Monday, October 1, 2012

Day 1: The Journey to I Do

On November 10, 2012, I will say "I do" to a man whom I love more than I ever thought possible.  "I do" to sickness and health.  To be true in good times and bad.  To love and honor him all the days of my life.  It's a mighty promise, and even as I contemplate those words with an unshakeable confidence and certainty, I am also in awe of the magnitude, the epic scope of such a  vow.  The course of my whole life.  The greatest thing I could ever offer another human being.

Thousands of people do it every day.  They say "I do" at their weddings and then spend the rest of the marriages with it absent.  I do.  So active, so present, far more adamant than "I will."  They say it once, forgetting that their "I do" began long before they stood together at the altar.  And in losing the memory of the first "I do," the origin of all their love, they neglect to carry it with them.

You don't just say "I do" once.  It doesn't just happen on the day of your wedding.  Whether or not you were aware of it, you were saying "I do" even before you met each other.  And you should wake up saying it to yourself and each other every day for the rest of your lives.

It's hard to exactly pinpoint when my life became more about "I do" than anything else.  "I do" is a simple, straightforward phrase.  It is active not passive.  It is present tense.  For a while, especially in the very deepest times of my struggles, life for me was "I want" on most days, "I can't" on the hardest ones, "I did" when I felt I'd already done enough to earn it, "I was" when both the failures of the past overcame me, and "I am" on those days when all I wanted to do was lie in bed and be enveloped by the grace of sleep.  On the best of days---the most hopeful ones---I mustered an "I will."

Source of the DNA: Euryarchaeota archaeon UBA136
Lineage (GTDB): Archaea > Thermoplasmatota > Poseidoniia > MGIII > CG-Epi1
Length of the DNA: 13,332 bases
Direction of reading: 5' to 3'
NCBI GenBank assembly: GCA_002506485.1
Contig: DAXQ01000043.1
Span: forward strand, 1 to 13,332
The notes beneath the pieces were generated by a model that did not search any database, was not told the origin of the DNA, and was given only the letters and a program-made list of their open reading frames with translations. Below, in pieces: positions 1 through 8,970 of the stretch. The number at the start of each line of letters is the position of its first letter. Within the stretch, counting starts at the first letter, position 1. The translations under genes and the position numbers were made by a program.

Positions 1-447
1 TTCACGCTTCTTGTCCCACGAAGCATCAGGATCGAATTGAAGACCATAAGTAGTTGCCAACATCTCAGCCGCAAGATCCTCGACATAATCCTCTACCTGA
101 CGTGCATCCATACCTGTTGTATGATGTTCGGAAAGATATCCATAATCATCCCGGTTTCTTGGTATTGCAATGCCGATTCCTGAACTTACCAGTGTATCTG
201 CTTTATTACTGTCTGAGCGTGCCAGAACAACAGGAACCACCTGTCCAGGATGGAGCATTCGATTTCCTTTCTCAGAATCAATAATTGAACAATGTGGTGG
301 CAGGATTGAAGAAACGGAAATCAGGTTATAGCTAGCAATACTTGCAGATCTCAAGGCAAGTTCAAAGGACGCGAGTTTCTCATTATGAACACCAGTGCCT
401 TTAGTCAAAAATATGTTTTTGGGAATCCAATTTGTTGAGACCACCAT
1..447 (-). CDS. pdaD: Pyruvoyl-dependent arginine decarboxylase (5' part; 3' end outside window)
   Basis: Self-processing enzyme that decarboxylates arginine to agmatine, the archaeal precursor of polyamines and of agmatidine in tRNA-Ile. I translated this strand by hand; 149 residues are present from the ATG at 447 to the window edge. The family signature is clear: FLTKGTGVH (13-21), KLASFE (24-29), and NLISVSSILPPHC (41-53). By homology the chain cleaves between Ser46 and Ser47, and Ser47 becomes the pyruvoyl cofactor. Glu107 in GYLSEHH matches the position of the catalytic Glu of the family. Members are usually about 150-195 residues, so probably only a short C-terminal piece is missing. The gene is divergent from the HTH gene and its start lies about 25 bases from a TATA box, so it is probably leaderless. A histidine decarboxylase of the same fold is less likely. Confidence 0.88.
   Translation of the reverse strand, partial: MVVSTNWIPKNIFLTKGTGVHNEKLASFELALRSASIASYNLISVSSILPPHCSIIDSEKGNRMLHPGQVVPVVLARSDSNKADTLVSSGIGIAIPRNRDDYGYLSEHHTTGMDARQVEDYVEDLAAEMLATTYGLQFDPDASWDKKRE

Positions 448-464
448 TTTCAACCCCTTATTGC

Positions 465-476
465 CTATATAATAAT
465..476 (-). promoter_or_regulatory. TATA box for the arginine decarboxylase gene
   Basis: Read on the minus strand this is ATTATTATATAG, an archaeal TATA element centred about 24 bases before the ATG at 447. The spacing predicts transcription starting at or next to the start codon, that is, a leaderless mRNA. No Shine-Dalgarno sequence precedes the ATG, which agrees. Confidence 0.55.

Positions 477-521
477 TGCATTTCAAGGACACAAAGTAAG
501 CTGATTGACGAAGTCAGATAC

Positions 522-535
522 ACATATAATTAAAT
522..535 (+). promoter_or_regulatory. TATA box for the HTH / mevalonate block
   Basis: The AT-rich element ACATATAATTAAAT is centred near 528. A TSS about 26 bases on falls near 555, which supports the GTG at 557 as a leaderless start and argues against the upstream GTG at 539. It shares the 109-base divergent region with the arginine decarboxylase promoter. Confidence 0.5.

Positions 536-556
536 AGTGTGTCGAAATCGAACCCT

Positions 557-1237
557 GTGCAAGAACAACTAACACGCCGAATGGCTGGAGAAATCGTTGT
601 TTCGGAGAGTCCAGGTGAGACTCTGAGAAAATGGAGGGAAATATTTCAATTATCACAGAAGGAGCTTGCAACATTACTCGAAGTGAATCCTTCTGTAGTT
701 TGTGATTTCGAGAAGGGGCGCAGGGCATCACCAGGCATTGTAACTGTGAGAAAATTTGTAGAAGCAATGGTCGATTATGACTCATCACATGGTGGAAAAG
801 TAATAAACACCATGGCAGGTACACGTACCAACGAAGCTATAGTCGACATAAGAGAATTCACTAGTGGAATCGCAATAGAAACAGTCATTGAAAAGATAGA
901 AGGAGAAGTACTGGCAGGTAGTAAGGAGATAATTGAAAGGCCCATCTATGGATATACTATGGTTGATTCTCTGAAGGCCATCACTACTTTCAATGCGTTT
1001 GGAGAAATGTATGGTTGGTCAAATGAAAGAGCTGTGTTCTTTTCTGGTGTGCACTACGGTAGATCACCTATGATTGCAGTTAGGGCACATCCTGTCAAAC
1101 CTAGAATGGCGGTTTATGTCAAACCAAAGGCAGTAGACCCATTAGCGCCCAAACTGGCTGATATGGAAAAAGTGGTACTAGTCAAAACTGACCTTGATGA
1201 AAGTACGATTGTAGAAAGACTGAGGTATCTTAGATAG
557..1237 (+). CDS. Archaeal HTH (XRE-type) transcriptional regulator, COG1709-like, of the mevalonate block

It took me quite a long time to arrive at "I do."  But when I got there, suddenly I had a choice.  It had been there all along; I just was blind to it in my perpetual over-complification of things.  "I do" contained power.  It involved activity, motion, determination, and the here and now.  Certainly my friends and family helped me on the path to an "I do" way of life.  But the biggest contributing factor on the way to "I do" was a faith that had intensified until it became the most important element of my life.  My life was my faith.

God had always been part of my life.  But things changed when I realized that God did not need me to perform for him, life wasn't an achievement test, and the things I'd been trying to force and the demands I was making of myself, the people around me, and God needed to be released.  Trust.  Love.  Suddenly those abstract concepts took on real meaning, and the fear that had crippled me for most of my life began to ebb.

For the next 31 days, I will chronicle my journey to I do.  Every day in the month of OCtober, I will write until we arrive in November, the month I will finally be a bride.  I will remember it all.  My struggles and doubts---"where is he?  I guess this is supposed to happen for everyone but me"---the joy of falling in love, and the amazing preparation for not just my wedding but the even better, bigger part of all this---a marriage that will last a life time.

The miracle of "I do" is that it wasn't me doing anything at all.  It was God bringing together two people He had intended to unite all along.  And through His love, we found our own.

Please stop on over at The Nester to see the other wonderful writers and their 31 day journeys.

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